• Adrian Waters

The Conte administration in Italy: a national populist ‘government of change’ or business as usual?


From left to right: Luigi Di Maio, Giuseppe Conte, Matteo Salvini (Source: https://www.tpi.it/2019/01/18/governo-decreto-quota-100-reddito-di-cittadinanza/)


In early June 2018 Italy found itself with a new government comprising the catch-all populist Five Star Movement and the far-right League (formerly known as the Northern League). Both these parties made significant gains in the general election held in March and had enough seats in the Italian parliament to form a majority.[1] This administration is headed by the Law professor Giuseppe Conte who acts as prime minister, while the Five Star Movement leader Luigi Di Maio and the League’s secretary Matteo Salvini work as deputy prime ministers and as Labour and Interior ministers respectively. Their cabinet has been labelled the ‘government of change’ as it intends to implement policies that are supposed to improve the living standards of ordinary Italians. For instance Salvini promised a huge crackdown on undocumented migrants and Di Maio vowed to introduce a form of basic income for poor families and job seekers.[2] Sometimes this executive has been referred to as the yellow-green government because of the colours of the Five Star Movement and the League. [3] A poll conducted shortly after the formation of this administration revealed that 69 percent of respondents viewed the birth of the Conte cabinet positively and that 58 percent said that they had faith in it.[4]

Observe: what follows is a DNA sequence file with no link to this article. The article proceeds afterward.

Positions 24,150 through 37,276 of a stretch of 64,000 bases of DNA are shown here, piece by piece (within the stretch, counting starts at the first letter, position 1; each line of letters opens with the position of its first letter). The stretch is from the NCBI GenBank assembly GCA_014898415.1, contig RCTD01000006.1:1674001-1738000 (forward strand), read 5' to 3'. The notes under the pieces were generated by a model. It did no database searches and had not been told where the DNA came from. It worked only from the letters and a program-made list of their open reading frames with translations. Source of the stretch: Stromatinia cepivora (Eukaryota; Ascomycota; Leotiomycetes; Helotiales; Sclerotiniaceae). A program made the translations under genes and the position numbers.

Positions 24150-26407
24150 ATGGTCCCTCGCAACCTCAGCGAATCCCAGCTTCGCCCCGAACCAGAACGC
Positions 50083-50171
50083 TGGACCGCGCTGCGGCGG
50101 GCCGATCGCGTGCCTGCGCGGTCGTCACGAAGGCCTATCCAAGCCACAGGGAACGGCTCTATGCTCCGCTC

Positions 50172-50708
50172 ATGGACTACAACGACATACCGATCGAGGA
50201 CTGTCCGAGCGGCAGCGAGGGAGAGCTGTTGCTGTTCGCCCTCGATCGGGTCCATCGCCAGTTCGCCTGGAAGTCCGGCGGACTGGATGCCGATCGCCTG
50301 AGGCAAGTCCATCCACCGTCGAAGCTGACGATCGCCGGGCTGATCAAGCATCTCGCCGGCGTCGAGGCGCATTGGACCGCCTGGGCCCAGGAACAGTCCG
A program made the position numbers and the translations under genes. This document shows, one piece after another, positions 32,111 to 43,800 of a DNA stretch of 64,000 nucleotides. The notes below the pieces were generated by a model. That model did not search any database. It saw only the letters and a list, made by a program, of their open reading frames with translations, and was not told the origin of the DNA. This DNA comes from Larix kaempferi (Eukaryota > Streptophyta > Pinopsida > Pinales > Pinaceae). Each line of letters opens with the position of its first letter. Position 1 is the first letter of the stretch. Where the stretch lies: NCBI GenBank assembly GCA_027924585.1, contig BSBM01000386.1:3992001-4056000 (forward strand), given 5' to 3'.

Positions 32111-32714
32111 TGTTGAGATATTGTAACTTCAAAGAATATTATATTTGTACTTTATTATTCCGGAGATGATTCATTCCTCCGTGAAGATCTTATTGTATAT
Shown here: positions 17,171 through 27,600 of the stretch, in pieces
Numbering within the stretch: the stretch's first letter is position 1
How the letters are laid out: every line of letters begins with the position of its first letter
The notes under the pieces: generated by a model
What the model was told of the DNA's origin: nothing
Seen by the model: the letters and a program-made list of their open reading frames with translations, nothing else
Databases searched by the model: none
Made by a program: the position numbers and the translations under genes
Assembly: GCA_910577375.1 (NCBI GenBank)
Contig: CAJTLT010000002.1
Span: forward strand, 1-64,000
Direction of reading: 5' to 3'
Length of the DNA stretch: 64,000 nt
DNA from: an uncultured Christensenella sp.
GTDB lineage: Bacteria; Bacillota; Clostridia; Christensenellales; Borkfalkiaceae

The new premier has exposed his populist credentials by describing himself as the ‘the people’s lawyer’.[5] He even defended his leadership from accusations of populism and sovranismo (the Italian word for souverainism/sovereigntism) during a speech at the United Nations General Assembly in September 2018 by declaring that sovereignty and the people are enshrined in the first article of the Italian constitution [6], which clearly states: “Italy is a democratic Republic founded on labour. Sovereignty belongs to the people and is exercised by the people in the forms and within the limits of the Constitution”. [7] Ever since then Italy has indeed seen some changes, especially when it comes to domestic and foreign policy. The question we should ask ourselves though is: to what extent is this national populist government different from its predecessors and has it delivered on its promises to solve Italy’s long-standing social and economic problems so far?